Crash Wins... but where are the answers?
This theme of connection and intimacy keeps cropping up in my life. Sunday night, while I was sitting at the Compline service in Seattle, the cast and directors of Crash were celebrating their underdog victory at the Oscars. Apparently it is the season of the question, for Crash, and every other movie nominated for best picture, were all movies that brought the important questions of our time to the table: racism, intolerance, and homosexuality, along with loss of intimacy (see previous entry). All of these are addressed, caressed, and exposed, in these artistic, brilliantly produced films.
My fear is that we love the question, and that we are proud of ourselves for naming the question, and that we spend a great deal of time fondling the question, dialoguing over the question, dancing with the question, and embracing the question. But the answer? Now that's another story.
Take loss of intimacy for example. Crash addresses isolation, and our propensity to stereotype and bring our anger and hurt from one relationship into another relationship. Yes. We do that. And more... we disengage even from people we love in order to protect ourselves from further pain. We become survivalists, refusing to risk authenticiy and love because of potential pain that might be added to an already painful life. So, in our attempt to live on and preserve ourselves, something in us dies. I think Jesus mentioned this somewhere.
But death isn't a pleasant option either, so we medicate with substitutions for intimacy. Maybe it's mind numbing TV, or eating, or exercise, or meaningless sex. In so doing we settle for a shallow version of life and our fear, intolerance, stereotyping, and disengagement remain. And yet we pour a glass of wine and feel enlightened because we watched Crash and Brokeback Mountain.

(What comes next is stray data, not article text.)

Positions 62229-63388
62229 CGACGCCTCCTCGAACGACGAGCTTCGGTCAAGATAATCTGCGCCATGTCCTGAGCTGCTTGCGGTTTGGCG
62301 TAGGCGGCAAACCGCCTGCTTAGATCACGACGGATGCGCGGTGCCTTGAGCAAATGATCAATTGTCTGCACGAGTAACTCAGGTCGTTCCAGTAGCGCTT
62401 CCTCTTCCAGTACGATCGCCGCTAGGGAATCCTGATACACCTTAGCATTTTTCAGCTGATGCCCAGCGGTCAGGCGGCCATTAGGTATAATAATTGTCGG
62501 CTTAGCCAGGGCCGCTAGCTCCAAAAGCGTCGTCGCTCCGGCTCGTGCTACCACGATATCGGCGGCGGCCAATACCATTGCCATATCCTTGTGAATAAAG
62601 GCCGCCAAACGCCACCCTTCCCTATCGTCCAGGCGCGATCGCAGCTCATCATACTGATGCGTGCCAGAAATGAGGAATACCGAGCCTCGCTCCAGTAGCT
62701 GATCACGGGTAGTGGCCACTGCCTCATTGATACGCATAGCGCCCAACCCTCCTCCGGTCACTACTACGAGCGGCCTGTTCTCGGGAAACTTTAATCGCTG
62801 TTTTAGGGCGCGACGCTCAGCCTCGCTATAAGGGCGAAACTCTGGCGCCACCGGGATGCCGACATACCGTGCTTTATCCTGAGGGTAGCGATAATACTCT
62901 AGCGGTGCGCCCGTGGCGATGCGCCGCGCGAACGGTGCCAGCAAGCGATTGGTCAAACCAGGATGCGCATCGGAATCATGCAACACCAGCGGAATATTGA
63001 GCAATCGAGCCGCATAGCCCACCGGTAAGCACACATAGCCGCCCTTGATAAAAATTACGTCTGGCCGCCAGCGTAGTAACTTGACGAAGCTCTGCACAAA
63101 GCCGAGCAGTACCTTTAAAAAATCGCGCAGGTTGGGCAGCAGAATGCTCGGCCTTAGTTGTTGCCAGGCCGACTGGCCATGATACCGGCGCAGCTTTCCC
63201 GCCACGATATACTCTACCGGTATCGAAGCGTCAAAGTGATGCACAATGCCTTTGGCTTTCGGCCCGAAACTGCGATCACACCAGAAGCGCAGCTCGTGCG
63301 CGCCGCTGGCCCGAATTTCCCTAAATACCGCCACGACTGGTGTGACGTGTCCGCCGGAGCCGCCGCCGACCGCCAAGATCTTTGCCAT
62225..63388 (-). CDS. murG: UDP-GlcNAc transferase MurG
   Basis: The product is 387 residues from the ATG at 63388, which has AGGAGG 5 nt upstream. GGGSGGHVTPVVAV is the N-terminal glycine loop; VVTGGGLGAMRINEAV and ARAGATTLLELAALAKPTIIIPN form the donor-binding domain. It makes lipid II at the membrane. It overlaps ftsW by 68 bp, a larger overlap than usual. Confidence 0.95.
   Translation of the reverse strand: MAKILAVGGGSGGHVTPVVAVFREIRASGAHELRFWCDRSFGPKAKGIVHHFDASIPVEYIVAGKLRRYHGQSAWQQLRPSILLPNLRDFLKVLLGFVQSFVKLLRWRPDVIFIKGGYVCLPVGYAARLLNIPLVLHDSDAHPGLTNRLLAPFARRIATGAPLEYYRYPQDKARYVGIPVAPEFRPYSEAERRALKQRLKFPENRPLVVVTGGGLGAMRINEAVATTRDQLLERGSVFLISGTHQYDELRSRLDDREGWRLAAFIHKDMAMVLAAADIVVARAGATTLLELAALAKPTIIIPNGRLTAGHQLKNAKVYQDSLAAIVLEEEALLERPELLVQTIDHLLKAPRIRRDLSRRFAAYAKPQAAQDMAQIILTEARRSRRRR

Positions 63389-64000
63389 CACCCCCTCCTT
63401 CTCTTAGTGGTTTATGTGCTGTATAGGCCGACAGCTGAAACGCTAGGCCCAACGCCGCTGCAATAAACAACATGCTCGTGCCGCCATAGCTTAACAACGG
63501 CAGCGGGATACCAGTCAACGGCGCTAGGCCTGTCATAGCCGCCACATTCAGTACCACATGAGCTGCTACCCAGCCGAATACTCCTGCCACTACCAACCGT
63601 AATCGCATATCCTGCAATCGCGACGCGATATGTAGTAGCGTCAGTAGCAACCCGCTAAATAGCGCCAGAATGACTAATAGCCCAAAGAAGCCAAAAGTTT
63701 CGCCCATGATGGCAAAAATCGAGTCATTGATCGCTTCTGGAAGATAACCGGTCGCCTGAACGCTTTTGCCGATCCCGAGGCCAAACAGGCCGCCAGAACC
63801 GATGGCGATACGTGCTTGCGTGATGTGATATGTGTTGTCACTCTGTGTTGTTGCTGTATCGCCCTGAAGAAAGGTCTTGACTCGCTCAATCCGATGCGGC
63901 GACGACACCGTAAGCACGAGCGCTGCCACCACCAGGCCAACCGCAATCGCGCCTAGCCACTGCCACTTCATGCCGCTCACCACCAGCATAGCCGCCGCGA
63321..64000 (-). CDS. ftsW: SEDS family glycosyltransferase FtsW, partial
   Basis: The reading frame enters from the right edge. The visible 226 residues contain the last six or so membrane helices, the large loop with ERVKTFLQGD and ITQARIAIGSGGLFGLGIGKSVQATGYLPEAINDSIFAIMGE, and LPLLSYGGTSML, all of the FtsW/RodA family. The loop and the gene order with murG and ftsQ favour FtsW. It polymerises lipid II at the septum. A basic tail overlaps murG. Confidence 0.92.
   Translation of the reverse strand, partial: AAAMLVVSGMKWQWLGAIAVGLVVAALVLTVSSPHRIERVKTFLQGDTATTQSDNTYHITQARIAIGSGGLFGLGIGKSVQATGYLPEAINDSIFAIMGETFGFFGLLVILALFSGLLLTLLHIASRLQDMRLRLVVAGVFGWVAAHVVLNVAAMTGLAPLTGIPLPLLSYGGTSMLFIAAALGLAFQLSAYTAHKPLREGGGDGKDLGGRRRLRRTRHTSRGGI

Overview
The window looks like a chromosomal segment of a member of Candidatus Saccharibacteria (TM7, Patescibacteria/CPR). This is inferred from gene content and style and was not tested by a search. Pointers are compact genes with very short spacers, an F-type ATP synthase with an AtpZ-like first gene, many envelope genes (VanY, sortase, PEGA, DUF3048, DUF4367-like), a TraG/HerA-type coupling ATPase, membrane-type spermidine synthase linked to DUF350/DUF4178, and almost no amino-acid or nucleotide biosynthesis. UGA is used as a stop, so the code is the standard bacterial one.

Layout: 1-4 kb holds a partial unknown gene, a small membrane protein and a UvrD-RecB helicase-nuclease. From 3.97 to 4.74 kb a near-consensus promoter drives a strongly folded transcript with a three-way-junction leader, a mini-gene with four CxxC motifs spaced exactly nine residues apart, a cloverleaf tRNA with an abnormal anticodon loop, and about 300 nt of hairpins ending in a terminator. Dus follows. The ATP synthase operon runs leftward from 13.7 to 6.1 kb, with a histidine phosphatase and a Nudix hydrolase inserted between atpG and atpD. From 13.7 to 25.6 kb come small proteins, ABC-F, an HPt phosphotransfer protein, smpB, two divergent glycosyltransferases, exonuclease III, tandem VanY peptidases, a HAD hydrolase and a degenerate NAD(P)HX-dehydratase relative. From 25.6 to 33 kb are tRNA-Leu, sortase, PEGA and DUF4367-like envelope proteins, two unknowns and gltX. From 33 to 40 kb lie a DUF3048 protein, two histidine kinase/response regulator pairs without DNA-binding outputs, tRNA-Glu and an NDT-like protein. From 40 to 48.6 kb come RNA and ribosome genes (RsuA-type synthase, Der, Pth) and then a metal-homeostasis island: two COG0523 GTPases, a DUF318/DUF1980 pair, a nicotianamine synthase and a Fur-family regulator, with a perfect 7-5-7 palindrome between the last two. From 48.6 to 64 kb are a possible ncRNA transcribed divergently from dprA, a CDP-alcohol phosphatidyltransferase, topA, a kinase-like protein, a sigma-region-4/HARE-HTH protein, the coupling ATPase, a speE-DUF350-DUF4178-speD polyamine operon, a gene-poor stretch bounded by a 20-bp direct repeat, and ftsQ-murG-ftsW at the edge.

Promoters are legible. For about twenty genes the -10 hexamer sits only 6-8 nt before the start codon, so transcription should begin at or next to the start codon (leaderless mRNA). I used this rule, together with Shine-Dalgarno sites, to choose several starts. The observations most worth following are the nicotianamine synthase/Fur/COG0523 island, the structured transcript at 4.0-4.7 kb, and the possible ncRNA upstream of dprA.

We like to ask the question. But I think we don't like the answer - because the answer is Jesus. The reality is that in this fallen world EVERY relationship will be tainted to some extent, even with our spouses and closest friends. And when we feel betrayed, or hurt, or isolated by those we love, THE REAL QUESTION IS THIS: What do I do? To disengage and crawl into my shrunken world of addiction seem to be popular options. Perhaps we medicate by buying more stuff. But the question remains.
The scriptures indicate that the question will remain forever, until we are willing to take up our mantle, which is the ministry of reconcilliation. It begins with my own reconciliation with God, and moves our from there... reconciliation with my family, with my friends, my neighbors, my enemies. We will need to work hard at this. We'll need to put ourselves 'out there' in the vulnerable place. We'll get hurt. And when we do, we'll be tempted to hide behind some numbing escape. But if we'll go to our Shepherd with that pain, we'll find the strength to love, and serve, and enter in once again.
Enough preaching for a Monday evening... but I must say, these truths are deeply real to me right now, not only as a pastor, but as a person. Do I love the question more than the answer? Or am I willing to enter in to the hard work, and great adventure of reconciliation, honesty, and all the rest of it. I wish the answer would CRASH into me, but so far... it's quiet.